Re: [eigen] docs updates

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Benoît Jacob wrote:
No objection, thank you very much for doing this. Worst case, both Gael and I read commit messages anyway.

That's what I figured. I'll keep up with it if I hit places that seem unclear.

This is where it's useful to have your point of view as I didn't expect anybody to even try passing large values as template parameters. When you pass the size as template parameters, this means the size is known at compile-time, which allows to avoid dynamic memory allocation and to unroll loops (when appropriate). Of course this only makes sense for small sizes, typically up to 4x4, sometimes up to 16x16.

The reason that I did that, and cleared up the docs similarly, was at the first glance at the docs I didn't get that you didn't have to specify the sizes -- I just noticed that there were sizes as template parameters and they were required. So when I first tried Eigen, I specified the template parameters ... and then when it always crashed I initially just wrote off the library.

That said, if you're using alloca() anyway for your matrix allocation (under the size limit), I don't see why it wouldn't make sense to go ahead and do that in the fixed size arrays -- or similarly, if you even really need fixed sized ones. If you can get the same results with a simpler API, that would seem to be ideal.

Moreover we set Eigen::Dynamic to 10000 assuming nobody would ever use a fixed size of that order of magnitude. If anybody does, he'll get serious problems. /me makes a mental note to add a static assert for that.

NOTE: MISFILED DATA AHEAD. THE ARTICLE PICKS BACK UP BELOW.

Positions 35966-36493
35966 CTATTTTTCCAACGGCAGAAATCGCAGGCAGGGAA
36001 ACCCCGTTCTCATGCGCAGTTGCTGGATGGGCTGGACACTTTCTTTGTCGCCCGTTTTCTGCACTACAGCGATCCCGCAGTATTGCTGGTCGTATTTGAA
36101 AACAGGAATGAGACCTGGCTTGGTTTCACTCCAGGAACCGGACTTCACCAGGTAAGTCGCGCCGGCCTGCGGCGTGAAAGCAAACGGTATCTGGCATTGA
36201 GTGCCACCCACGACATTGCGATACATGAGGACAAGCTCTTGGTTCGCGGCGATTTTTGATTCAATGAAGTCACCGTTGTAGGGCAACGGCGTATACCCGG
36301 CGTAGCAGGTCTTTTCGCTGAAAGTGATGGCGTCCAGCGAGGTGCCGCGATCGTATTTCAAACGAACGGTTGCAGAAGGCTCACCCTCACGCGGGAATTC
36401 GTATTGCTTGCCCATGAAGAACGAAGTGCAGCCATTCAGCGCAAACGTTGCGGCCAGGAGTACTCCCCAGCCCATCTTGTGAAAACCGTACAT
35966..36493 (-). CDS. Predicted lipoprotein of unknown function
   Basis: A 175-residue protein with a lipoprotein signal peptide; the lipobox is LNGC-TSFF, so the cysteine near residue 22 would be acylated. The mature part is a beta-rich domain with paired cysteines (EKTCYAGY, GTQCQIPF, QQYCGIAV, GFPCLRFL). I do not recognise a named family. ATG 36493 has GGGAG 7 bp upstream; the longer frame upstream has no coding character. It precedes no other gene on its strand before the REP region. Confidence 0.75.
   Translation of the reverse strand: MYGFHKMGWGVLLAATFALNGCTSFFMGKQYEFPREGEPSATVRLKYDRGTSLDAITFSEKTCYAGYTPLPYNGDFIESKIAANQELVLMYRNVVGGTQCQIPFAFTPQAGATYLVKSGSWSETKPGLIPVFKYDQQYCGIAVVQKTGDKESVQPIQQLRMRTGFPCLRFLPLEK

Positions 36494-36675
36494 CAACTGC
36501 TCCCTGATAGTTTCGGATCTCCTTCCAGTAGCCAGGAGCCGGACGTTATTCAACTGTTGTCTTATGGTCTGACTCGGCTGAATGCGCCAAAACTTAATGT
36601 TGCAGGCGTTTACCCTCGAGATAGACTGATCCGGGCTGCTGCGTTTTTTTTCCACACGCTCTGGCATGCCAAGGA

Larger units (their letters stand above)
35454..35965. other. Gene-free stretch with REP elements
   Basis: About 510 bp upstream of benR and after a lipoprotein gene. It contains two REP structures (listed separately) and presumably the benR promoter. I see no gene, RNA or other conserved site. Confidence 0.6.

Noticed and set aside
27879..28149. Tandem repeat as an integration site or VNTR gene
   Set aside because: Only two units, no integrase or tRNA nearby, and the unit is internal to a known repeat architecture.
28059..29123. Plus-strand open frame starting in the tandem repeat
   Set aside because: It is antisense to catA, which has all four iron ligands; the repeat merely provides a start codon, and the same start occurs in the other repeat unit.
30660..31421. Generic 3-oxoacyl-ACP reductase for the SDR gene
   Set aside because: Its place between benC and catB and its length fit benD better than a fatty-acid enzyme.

Well, as I mentioned on IRC, our projection matrix is a dense matrix of 3000000 x 24.

Sorry about that. I thought that norm() meant the usual norm a.k.a. the "length" and norm2() meant squared-norm. I am opposed to using such a good function name as norm() to designate the l1 norm which is not a very natural thing in math; however if you want the l1 norm of a vector v just do:

I think it depends on what classes of algorithms you're using. I've run across several things that use l1 recently. I however was looking for the l2 norm and ended up using the squared l2 norm. :-)

Maybe something like this?

   L1Norm = 1,    //!< \em Taxi-Cab Norm
   L2Norm = 2,    //!< Euclidean Norm
   LInfNorm = -1 //!< Infinite Norm

 Scalar norm(int p = L2Norm);

Perhaps with a link to

And for norm2() -- just to avoid confusion, I'd prefer squaredNorm() or normSquared()

At this point I've figured out how to do the stuff that I need to do, but I'd still like to see if there are ways that I can help to simplify the API for people that are coming into contact with it for the first time. I suspect the way that I was looking at the library -- having not seriously done any linear algebra for about 8 years -- isn't that uncommon. I was reading through papers and trying to find the quickest ways to work from mathematical-notation to code. At the moment, uBLAS is a little easier there.

since vectors are handled as a special case of matrices. This is more explicit and is what you find in pseudocode examples from math books, so I don't think people will mind having to write transpose() here.

Moreover the notation v1 * v2 would be very ambiguous: it would seem to mean the coefficient-wise product (v1.cwise()*v2).

I agree that the notation could be ambiguous. This is, however, another point where Eigen differs from other libs. How about this -- make a smarter assert that first checks if the vector needs to be transposed and if so gives that as the error message instead of that the sizes aren't the same? In general I like that Eigen uses readable asserts (a big difference to uBLAS), but I think that could be taken even further.

On the things that I've mentioned I wouldn't mind implementing them myself for the most part. But while I felt pretty confident that I wouldn't annoy anyone with docs updates without asking first, I thought API changes would be a little touchier. :-)




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